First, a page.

Perhaps you remember in 1996 when Burger King ran that TV ad that showed some poor kid sawing away unhappily on the cello, only to be zapped in extremis by a cartoon character transforming him into an ecstatic electric guitar virtuoso. The American String Teachers’ Association called for a boycott of Burger King after the latter refused to pull the ad while admitting it was “not appealing to certain groups or individuals”.
Last year even Mercedes-Benz ran a prime-time television ad in Europe where an unfortunate spectator to a “boring” piano recital daydreamed of driving his new Mercedes in freedom and bliss.
These are only two examples of a well-ingrained habit in which classical music is repeatedly and offensively used as a quintessential example of tedious, lack-luster, out-of-touch or out-of-fashion – you name it. And it doesn’t seem to happen to fine art or literature, just music.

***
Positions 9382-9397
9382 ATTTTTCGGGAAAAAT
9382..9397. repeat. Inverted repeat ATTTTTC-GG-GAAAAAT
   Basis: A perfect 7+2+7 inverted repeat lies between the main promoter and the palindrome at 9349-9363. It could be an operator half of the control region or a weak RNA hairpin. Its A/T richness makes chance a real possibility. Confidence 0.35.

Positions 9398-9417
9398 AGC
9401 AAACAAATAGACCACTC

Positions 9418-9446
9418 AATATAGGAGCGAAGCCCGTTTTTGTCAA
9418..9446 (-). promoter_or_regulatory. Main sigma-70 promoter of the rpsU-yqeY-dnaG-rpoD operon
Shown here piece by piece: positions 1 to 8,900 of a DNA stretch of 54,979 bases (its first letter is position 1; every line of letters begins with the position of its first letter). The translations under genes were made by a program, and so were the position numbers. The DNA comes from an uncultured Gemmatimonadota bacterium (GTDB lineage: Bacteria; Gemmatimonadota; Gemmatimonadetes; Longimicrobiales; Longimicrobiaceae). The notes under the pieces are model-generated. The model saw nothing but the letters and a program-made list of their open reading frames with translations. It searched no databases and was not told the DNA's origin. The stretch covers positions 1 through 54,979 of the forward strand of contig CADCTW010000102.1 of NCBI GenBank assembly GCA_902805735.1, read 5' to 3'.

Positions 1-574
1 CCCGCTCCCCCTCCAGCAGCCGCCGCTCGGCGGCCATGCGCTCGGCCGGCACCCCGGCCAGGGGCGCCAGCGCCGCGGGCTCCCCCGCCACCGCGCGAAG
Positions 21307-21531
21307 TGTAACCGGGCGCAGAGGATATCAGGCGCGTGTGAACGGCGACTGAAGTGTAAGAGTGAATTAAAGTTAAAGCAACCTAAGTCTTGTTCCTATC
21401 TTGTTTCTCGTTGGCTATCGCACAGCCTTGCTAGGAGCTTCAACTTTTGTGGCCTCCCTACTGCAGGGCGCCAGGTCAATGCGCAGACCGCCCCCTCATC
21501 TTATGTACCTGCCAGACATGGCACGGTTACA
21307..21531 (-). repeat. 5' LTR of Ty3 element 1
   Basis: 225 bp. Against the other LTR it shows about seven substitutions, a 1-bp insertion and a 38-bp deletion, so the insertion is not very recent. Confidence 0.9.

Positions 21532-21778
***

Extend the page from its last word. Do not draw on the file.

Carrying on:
Is it because so many people are simply against a perceived elitism of classical music fans? Or maybe because powers that be believe kids shouldn’t waste hours practicing when they could be downloading video games for a price, or mowing lawns so they can save up for their next smartphone?
Or is it just a natural, dumbing down of our culture, as we become more obsessed with materialism and instant gratification (or, in many cases, just making a living)?
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